I flew back to Lyon, caught the train back to Dijon, arriving at 2300. Rather than staying there overnight, and since Judy had called me in London to let me know the water level had dropped sufficiently to get out, I took a cab back to Pontailler so we could leave the next morning. Judy in the meantime had completed a list of chores on Veleda, including greasing of all our winches and getting Veleda ready for our continuing trip downstream.

However, good old Murphy was still working on Murphy’ Law. Fog! This was only the third time we had experienced fog in the two and a half years since leaving Toronto. I didn’t want to wait as it was now Dec. 4. We had been in the French canals and rivers for over two months now, and we wanted to get to Barcelona for Christmas, so out we went at 1000.

The visibility  was less than 100 yards, so that we could not see from one side of the river to the other. We hugged the starboard bank, keeping a careful watch on our depth sounder as the river was still high, and we were uncertain as to where the original shoreline was. The fog and mist cleared by noon hour, and we made good time going along at 7 and 8 knots, covering 27 nautical miles including three large locks,  in 5 hours, stopping at H2O, the Port de Plaisance at Seurre, PK 188,  (47 00.2N, 005 08.6E) at 1500. The locks were large, fast and efficient, and  easy as they had floating bollards to secure to. Now we were making good time, and should have no problem getting to Barcelona for Christmas.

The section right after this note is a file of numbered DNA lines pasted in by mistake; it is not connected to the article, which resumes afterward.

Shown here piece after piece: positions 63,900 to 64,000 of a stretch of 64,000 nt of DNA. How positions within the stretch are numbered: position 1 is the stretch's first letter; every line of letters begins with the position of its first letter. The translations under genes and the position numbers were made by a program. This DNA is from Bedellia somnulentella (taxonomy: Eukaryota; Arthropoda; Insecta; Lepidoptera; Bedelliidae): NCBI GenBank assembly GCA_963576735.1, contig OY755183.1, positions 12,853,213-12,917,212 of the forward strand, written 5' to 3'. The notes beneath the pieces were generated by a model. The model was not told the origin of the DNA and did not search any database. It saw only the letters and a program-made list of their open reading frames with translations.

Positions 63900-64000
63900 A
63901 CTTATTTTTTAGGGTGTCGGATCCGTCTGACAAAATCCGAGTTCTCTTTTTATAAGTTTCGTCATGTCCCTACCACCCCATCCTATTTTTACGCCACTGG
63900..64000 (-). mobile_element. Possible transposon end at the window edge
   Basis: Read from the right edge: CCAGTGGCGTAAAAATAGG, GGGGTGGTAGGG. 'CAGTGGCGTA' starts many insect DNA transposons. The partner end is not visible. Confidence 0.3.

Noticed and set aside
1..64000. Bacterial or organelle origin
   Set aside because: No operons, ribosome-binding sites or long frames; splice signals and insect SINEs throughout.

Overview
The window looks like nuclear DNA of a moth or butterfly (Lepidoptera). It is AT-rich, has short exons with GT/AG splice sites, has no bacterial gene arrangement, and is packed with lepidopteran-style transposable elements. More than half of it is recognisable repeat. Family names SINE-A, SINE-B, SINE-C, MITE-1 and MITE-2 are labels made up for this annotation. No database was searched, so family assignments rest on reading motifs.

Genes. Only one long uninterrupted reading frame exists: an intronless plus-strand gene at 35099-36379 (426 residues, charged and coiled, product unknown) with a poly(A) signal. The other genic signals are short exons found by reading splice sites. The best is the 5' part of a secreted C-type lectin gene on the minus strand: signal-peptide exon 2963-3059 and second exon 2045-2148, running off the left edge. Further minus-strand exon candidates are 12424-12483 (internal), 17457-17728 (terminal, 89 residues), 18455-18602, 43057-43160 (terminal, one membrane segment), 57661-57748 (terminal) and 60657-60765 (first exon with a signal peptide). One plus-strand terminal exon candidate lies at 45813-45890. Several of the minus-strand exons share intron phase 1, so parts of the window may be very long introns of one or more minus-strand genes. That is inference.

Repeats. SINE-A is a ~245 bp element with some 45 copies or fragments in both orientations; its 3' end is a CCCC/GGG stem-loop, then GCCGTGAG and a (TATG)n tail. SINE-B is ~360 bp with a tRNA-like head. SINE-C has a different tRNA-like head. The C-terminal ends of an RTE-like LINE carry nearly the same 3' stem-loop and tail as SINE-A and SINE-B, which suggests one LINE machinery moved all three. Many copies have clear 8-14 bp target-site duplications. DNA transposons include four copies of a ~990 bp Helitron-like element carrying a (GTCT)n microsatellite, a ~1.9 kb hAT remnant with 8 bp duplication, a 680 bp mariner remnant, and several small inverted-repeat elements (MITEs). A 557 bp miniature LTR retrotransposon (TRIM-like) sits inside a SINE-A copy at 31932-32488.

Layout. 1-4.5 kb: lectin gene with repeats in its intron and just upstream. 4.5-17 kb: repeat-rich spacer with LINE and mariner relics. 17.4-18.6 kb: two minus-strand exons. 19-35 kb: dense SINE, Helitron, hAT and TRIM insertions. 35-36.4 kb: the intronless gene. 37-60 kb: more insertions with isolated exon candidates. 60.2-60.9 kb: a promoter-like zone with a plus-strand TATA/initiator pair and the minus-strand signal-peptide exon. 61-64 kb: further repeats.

We had an enjoyable walk around this ancient town, that has as one of its claims to fame the fact that the young Napoleon visited it often as an officer cadet to woo a local lass. We enjoyed a personal tour of the medieval church, conducted by the aged sexton who delighted in Judy’s French as he guided us through the history of the church, told us of the nuns from area convents who come to take their vows there, and serenaded us with some familiar hymns on the organ. He was also in the French Resistance, the Maquis, and was awarded the Croix do Guerre. An interesting man, and an enjoyable experience.

We left early next day hoping to make well over 50 nautical miles now that we were being helped down this wide fast flowing river, and through their large efficient locks, with very little traffic, only one or two peniches a day. But, nothing is ever simple, and Murphy struck again.